If your microwave or other appliance has a built in light, chances are you have been wondering how to replace the anemic, inefficient bulb in it with a high power LED.  Your time is at hand, as in this Instructable I will show you how to replace a 40W incandescent appliance bulb with a 3W white LED that will generate as much or more light at a >10X reduction in power consumption.  Total project cost around $10.   Fun, easy, cheap.

Step 1: Assemble Your Components

This project will require a handful of parts, pictured below. Your project may vary slightly depending on the bulb you are replacing, but the basic idea will be the same. The main components are the LED and the driver.

The driver is a cheap 120VAC to constant current unit built and sold direct from China. This is not a particularly safe, elegant, or reliable driver but the price is hard to beat. When working with electricity, especially 120VAC, be careful and do not take any chances.

The LED is a Cree XRE high efficiency warm white source, rated at 74 Lumens at 350mA.

List of Parts
Cree XRE Warm White LED http://ledsupply.com/creexre-ww.php
(You should get the XPG now, since it is more efficient and cheaper http://www.ledsupply.com/creexpg-ww105.php )
3W 120VAC LED Driver http://www.dx.com/s/13552

Bulb to be replaced
Scrap of thin wood (plywood or popsicle stick)
Small section of aluminum channel for heatsink
Misc Wire
Misc epoxy (i.e. JB Weld)

Step 2: Create a Base

The first step is to separate the glass bulb from the metal socket/ferrule/base or whatever the heck you want to call it.  You can do this by breaking the glass and prying out any remaining scraps stuck in the base or you can use a heat gun to try and get the glue holding the glass in to soften.  In either case, be careful and try not to cut yourself .

Once you get the glass out you will need to remove the wires for the filament from the base and use a soldering iron to attach your own wires.  The "button" or nib at the base of the metal bulb base is made of solder that you will need to heat up and get your wire attached to.  Not too hard once you get a look at it you should have no trouble.   Attach the "live" (red) lead to the button/nib and the "neutral" (black) wire to the base body.  Use black for live and white for neutral if you are looking to match typical in home wiring.

With the wires in place and solidly soldered, take your wood scrap and trim it to size.  With the power off to the fixture you are trying to put the LED into, you will want to screw the metal base with wires into the fixture to see where the base ends up rotationally so you can align the LED with it.  Unlike the incandescent bulb, the LED will be directional and you need the LED to point the right direction.  Take a marker or other method to mark the alignment for the wood scrap.  Remove the metal bulb base from the fixture and glue the wood strip in place according to your mark with epoxy (if you use hot glue it can soften and fall apart in use, which is very dangerous since this is connected to 120VAC).  Reseat the assembly in the fixture to ensure your alignment is good enough.  A few degrees off is no big deal here.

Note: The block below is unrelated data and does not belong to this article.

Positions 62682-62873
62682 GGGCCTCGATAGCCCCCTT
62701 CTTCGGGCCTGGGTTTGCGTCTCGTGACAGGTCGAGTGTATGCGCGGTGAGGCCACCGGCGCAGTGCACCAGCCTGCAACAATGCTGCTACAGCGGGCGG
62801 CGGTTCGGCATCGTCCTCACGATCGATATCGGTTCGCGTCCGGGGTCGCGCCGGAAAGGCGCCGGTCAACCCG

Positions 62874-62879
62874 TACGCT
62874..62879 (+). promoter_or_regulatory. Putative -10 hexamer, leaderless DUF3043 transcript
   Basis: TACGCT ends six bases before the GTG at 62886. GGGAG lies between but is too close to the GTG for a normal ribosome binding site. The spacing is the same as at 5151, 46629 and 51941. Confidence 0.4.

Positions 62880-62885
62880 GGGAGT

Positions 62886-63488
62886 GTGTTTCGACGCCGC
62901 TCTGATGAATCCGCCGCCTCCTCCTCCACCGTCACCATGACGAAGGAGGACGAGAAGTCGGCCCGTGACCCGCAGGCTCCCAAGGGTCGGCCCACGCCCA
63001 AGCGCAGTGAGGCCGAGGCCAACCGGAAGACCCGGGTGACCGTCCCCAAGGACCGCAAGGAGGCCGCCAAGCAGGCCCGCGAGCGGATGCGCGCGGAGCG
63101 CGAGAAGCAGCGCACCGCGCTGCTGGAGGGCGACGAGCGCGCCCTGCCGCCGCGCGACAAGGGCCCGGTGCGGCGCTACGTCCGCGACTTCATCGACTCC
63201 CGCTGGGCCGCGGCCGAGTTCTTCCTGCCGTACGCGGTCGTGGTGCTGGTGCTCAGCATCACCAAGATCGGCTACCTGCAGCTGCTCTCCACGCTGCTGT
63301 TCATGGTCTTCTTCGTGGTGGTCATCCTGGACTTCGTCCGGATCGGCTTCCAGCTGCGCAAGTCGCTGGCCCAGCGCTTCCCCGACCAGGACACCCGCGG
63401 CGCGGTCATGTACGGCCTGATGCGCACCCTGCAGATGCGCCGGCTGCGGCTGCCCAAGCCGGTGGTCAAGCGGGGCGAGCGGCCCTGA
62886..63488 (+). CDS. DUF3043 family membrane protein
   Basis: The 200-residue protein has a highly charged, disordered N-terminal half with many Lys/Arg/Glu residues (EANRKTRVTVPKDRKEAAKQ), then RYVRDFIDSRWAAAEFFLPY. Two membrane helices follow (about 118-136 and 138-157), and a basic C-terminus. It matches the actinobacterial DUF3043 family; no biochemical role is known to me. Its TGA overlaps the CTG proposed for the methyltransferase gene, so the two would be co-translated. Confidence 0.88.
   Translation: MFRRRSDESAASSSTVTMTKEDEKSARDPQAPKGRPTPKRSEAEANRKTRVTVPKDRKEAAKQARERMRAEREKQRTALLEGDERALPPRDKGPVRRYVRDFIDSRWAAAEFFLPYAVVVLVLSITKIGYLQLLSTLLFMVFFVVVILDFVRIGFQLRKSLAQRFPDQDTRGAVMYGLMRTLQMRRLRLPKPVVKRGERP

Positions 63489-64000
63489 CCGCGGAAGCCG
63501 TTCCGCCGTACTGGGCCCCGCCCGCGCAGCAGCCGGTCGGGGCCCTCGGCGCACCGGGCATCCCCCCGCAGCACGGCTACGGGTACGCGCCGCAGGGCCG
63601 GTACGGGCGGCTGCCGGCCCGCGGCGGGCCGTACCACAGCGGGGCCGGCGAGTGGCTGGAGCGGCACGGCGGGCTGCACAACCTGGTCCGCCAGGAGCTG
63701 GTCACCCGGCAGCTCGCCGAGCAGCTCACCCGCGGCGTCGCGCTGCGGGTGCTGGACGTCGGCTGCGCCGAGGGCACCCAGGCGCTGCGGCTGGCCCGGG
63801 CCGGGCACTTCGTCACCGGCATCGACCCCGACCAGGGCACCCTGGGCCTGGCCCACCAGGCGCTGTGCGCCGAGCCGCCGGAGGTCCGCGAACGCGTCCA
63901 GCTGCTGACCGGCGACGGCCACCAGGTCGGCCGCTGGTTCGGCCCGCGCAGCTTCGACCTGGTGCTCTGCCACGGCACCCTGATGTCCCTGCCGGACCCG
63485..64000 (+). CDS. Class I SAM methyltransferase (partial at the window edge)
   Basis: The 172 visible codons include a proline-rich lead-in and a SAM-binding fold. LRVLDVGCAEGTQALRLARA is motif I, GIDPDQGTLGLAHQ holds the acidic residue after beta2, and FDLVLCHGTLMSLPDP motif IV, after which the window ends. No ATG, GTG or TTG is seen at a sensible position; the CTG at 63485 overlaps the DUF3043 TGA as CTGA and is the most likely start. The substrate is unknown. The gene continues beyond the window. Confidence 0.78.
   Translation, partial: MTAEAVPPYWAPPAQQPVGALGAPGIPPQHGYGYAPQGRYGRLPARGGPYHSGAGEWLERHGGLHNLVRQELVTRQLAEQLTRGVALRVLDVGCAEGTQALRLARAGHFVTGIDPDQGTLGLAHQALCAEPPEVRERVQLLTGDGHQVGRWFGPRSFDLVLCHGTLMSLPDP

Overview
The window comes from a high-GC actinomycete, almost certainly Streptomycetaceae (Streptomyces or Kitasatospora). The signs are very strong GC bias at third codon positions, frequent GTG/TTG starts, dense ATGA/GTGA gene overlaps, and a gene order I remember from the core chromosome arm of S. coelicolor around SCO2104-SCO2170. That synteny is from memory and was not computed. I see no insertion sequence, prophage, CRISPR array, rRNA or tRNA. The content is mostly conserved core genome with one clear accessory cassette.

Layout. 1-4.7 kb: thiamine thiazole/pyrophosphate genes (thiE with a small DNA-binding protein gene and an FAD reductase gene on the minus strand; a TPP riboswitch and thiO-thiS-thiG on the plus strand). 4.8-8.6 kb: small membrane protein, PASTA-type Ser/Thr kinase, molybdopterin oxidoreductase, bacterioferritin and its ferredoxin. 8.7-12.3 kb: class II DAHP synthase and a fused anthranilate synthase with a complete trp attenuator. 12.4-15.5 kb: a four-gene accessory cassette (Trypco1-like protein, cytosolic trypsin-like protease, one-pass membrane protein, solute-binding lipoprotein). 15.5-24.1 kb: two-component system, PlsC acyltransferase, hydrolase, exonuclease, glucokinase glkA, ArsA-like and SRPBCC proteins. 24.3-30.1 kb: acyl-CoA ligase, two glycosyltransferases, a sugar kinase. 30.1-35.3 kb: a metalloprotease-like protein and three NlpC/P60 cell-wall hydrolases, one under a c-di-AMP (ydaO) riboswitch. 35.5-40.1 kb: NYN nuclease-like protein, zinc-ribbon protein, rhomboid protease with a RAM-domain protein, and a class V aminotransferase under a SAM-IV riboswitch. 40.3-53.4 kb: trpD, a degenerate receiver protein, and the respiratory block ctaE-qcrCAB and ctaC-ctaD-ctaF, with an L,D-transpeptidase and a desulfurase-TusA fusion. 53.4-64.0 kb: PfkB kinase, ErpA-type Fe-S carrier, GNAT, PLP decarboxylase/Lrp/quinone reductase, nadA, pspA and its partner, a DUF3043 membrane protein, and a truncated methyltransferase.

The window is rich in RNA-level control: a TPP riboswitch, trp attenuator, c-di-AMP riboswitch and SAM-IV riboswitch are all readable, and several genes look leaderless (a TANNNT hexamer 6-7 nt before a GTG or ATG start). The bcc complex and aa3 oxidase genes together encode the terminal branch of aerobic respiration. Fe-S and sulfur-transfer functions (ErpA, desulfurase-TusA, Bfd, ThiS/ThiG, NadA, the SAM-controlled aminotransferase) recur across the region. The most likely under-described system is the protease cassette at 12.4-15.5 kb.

Step 3: Attach the Heat Sink

The next step is to use epoxy (if you use hot glue as I originally did, the glue will soften as the bulb heats up and fall apart, which is very dangerous with it being connected to 120VAC) to attach the aluminum channel to the wooden base to serve as a heatsink.  Be sure to keep the aluminum from touching the metal bulb base so that the heatsink is not electrically connected to the metal base which will be connected to the AC power.

UPDATE:  After having the bulb powered for a few hours with the broiler going at 550F the hot glue holding the heatsink to the wood base softened and let the assembly droop.  So I would recommend that an epoxy or other glue be used to bond the heatsink to the wood base.  The combo of a really hot environment due to the oven heat rising and the heat created by the LED is too much for hot glue in this application. 

Step 4: Attach Driver Circuit

The next step is to wire the driver circuit up and attach it to the wooden support.  First remove the wires that come with the driver and use solderwick or similar to clear the holes of solder.  Thread your wires attached to the bulb ferrule into the holes on the driver board and solder the wires to the board.  Repeat this for the wires that will go to the LED and use your own wires that will be long enough to reach the front of the heatsink.

With the driver connected to the AC wires, glue it in place with epoxy.  You can wait to glue everything in place until you have tested the system but be extra careful with handling the wiring/circuit/etc to prevent shorting when powered. 

Step 5: Attach LED

To attach the LED, solder the DC drive wires to the appropriate pads on the LED which should be labeled.  Using an appropriate epoxy such as thermally conductive epoxyelectrically conductive epoxy or JB Weld.  The back of the LED board is not electrically connected to the LED and if you were careful with the driver the heatsink should be isolated as well so using a conductive adhesive is OK.  While the epoxy is curing, clamp the LED down to minimize the distance between the LED and the heatsink.

Step 6: Light It Up and Testing

Now that the whole thing is done, screw it into your light fixture.  When screwing the bulb into the fixture, your care in measuring the final position taken in Step 2 will determine if your LED points down as desired.  You can tweak the bulb a bit in the fixture if needed but if you are off by a bunch you might have to add solder or remove solder from the nib/button at the end of the bulb to change the rotational position of the bulb when seated.